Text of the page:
What’s with those app update installer icons on your computer? Do you really want them?

When we first download or update Chrome or Firefox browsers, Java, Skype, Adobe Reader, Adobe Flash Player and other apps their installers usually go to the default Downloads folder or Desktop.

From there we open the disk image (.dmg or .iso file), launch the app from within its disk image (uh oh), sometimes place or pin its shortcut to our Mac Dock or Windows Task Bar and continue using the app (another uh oh) still located in the disk image. Whenever the app launches random icons reappear on the Desktop. "Is this supposed to happen?" Tech Friends ask. In a word, no.



Beyond the clutter of old installers bloating the Downloads folder and littering the Desktop, multiple outdated versions of applications on the computer can produce software conflicts, system crashes, corrupted files, and permanently lost data. Out of date app versions on the computer can also leave a back door ajar for malware infestations and hair-raising ransomware attacks.

If this is all you need to know, skip down to 5 things you can you do to protect yourself. For at bit more on this topic stick with me another minute.

Software developers issue updates in order to add features, fix bugs, and patch security holes in their applications — and thus your computer. Often security holes are discovered by hackers well before developers are aware of them. Still more time will pass while fixes are developed and tested, made available for download, and finally installed on users’ machines.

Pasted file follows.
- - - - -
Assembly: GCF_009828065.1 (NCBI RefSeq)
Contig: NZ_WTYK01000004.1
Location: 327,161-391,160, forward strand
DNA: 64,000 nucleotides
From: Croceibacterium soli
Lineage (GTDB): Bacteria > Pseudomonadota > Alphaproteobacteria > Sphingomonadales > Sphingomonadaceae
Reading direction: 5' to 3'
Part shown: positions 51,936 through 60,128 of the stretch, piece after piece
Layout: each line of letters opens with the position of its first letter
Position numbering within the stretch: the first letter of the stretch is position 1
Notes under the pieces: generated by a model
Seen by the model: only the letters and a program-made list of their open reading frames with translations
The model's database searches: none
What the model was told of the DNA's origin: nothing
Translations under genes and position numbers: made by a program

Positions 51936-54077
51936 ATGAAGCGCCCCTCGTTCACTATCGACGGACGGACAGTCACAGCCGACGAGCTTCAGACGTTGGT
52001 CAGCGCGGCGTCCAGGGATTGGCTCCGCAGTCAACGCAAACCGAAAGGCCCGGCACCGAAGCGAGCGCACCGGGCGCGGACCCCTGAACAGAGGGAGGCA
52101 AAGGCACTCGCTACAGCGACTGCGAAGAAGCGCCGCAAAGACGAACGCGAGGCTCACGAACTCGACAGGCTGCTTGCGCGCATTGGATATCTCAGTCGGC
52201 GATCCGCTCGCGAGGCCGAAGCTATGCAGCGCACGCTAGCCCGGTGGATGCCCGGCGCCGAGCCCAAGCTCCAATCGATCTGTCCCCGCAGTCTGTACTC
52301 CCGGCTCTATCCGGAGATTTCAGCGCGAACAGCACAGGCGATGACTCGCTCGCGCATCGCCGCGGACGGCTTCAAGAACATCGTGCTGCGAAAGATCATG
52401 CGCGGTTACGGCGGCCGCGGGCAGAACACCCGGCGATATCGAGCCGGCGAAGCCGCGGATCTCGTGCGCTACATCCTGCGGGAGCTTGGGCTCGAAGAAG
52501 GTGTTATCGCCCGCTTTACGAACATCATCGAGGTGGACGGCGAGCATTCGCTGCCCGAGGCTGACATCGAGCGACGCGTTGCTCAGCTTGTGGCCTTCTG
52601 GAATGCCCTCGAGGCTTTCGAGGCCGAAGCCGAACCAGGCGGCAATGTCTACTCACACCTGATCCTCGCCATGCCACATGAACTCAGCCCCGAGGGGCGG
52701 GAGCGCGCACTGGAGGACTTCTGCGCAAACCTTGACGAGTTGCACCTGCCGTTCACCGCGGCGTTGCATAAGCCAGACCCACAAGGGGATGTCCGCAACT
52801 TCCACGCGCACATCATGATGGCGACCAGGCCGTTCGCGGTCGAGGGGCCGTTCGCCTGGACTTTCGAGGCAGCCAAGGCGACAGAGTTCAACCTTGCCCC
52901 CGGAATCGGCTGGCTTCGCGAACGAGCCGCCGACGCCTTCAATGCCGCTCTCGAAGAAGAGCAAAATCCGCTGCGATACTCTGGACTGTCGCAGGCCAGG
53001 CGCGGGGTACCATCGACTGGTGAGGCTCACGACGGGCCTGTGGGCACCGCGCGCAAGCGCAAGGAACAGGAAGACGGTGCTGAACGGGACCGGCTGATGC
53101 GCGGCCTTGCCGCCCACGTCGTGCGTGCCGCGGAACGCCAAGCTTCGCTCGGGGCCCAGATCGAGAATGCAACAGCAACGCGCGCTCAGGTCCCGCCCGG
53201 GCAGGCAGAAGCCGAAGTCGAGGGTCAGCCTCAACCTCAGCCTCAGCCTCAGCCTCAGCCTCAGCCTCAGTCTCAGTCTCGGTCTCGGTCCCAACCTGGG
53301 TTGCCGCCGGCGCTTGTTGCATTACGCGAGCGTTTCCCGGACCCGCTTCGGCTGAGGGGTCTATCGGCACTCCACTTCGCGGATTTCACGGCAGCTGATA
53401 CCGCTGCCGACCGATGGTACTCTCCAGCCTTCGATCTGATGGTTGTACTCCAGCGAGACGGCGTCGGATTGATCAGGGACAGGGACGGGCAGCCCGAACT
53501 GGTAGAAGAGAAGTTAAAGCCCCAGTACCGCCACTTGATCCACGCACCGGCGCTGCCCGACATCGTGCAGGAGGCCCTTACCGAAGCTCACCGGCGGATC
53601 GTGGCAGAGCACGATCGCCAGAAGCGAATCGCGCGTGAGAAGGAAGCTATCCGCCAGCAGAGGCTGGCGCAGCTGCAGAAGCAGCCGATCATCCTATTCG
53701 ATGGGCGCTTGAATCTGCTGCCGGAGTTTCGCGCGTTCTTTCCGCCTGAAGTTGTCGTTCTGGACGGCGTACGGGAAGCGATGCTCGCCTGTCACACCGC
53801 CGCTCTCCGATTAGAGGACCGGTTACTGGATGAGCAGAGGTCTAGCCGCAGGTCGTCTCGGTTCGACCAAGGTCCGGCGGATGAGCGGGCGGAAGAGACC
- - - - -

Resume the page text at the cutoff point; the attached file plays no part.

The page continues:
When developers issue an update the old version is ordinarily removed as part of the updating process. However, if the old version is in a disk image instead of its prescribed location (usually Mac Applications of Windows Programs folders) the removal step may fail or simply be skipped. Thus the old version and its vulnerabilities remain on your computer as an attack vector when its shortcut is clicked or your browser triggers an associated app or plug-in.

Example: an old version of Adobe Flash Player remains on a computer because that version is still compatible with outdated web browsers Firefox, Internet Explorer, AOL Browser, many games, and/or obsolete apps such as AOL Desktop, Thunderbird, Windows Media Player, even legacy vertical business applications. Meanwhile, the latest update of Flash Player is also present because it is required by a newer browser, game or app. Two different versions of Flash Player on the computer; the older is a security risk, the newer is secure. Depending on your operating system and installed applications this example may apply to outdated versions of Shockwave, Acrobat, Java 6 and 7, Skype and more.

Your Mac or PC operating system may become unstable and vulnerable to attack through an old app version even while a new secure version is also present.

5 things you can you do to protect yourself:

  1. Don't download anything from free software sites like download.com, en.softonic.com, brothersoft.com, and others. Only use genuine update sites of legitimate developers.
  2. Run only current versions of apps, especially those that require plug-ins like Adobe Flash Player and Java.
  3. Routinely empty your Downloads folder.
  4. Better still, set your Desktop as the default download location so detritus doesn’t have a place to hide and accumulate.
  5. Clean up your Desktop. When an update arrives, allow it to install fully, then trash its installer.

And, for good measure, empty the trash.